My observing report

As I drove up the winding road to Henry Coe State Park, I idly mused upon the subtle beauty of the universe as I contemplated the approaching chlorofluorocarbons ... would it be warmer tonight?. When I arrived at the parking lot, it was filled with friends eager for a night's observing. I counted at least 8 telescopes set up.

I started my night's observing with one of my favorite objects, M 108 in Septans. It seemed just like desert sand.

After a short break to recite my mantra, I hunted for NGC 4996 in Triangulum. It appeared at low power like its Hubble photograph. Then, I went for Abell 29 in Antlia. It would be easy to confuse with diamonds on black velvet. Next, I checked out NGC 3658 in Sculptor. It was a dead ringer for Smokey the Bear. With that checked off my list, I hunted for B 222. It was easy, just like that graph in An Unpleasant Truth. Then, for a real challenge, I tried B 197. It reminded me of one of Martha Stewart's doilies.

After a short break to recite my mantra, I checked off Abell 10. It seemed just like whispy tendrils of nebulosity. Next, I looked for and suspected IC 2571. It was like a little triangle. After I'd spent a few minutes looking at that, I tried NGC 5217 in Serpens. It appeared at low power like Santa Claus. With that checked off my list, I tried for M 99. It looked exactly like fleecy wool. After that, I had a chance to see B 405 in Sagittarius. It looked uncannily like two scoops of spumoni ice cream. With that checked off my list, I hunted M 1. It somewhat resembled ripples of water. With that checked off my list, I nudged my telescope to B 561. It looked exactly like a hamburger. (Hmm, it had been a while since dinner). After that, I found B 66. It looked exactly like blackness. Then, I looked for and suspected NGC 420. It appeared to be blackness. With that checked off my list, I jumped to Abell 45. It shimmered, as if it were a Black Rider hunting for Frodo. Then, for a real challenge, I located Abell 79. It was better than a UFO. After that, I checked off Abell 42. It appeared at low power like a swarm of bees. After I'd spent a few minutes looking at that, I helped a beginner find NGC 2886. It was better than all the other smudges I've ever looked at. Then, I hunted IC 904. It gave the appearance of yet another globular. After I'd spent a few minutes looking at that, I had a chance to see IC 2466. It compared favorably with cotton candy.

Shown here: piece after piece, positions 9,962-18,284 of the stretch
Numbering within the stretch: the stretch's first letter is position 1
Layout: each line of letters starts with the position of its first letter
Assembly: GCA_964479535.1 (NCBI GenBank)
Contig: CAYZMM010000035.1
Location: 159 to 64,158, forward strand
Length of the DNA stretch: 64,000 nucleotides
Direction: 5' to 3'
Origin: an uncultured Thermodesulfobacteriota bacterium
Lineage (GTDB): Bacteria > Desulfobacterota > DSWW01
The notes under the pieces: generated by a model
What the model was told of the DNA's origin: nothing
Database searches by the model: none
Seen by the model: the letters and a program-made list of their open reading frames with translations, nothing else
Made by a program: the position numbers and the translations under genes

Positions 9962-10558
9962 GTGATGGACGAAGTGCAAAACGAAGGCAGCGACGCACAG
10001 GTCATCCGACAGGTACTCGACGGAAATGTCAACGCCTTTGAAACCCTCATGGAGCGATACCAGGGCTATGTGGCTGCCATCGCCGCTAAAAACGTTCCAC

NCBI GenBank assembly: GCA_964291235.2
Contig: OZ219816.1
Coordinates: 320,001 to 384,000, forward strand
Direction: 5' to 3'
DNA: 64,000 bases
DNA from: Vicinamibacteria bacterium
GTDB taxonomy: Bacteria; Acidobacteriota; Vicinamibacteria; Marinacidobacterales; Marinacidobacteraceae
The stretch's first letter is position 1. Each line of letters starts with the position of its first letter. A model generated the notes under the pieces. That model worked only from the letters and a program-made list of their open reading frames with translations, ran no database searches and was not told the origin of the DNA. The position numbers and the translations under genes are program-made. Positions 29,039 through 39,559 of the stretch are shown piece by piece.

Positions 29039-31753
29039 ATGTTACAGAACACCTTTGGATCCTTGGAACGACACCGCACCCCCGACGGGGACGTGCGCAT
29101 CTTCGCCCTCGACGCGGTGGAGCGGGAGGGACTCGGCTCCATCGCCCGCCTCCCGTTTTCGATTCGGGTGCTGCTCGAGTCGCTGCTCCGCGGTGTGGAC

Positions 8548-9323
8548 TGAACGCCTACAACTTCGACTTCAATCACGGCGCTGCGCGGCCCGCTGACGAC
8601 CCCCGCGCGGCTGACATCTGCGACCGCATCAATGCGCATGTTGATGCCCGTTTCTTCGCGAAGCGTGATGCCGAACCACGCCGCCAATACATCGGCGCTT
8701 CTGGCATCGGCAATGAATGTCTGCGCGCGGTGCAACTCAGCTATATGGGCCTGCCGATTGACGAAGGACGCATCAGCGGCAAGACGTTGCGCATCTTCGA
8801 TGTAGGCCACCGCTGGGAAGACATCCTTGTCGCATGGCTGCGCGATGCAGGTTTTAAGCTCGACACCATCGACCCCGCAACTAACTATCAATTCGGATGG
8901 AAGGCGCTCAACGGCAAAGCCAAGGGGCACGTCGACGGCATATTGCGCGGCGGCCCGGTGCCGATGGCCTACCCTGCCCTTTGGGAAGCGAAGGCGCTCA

Finally, it was time to pack up and leave. As I drove home, I contemplated the events of the night, and realized that any night out under the sky with good friends is better than stacking 400 Mars images by hand.


    ...Akkana (with help from David North, Jane Houston Jones, and Bill Arnett) .

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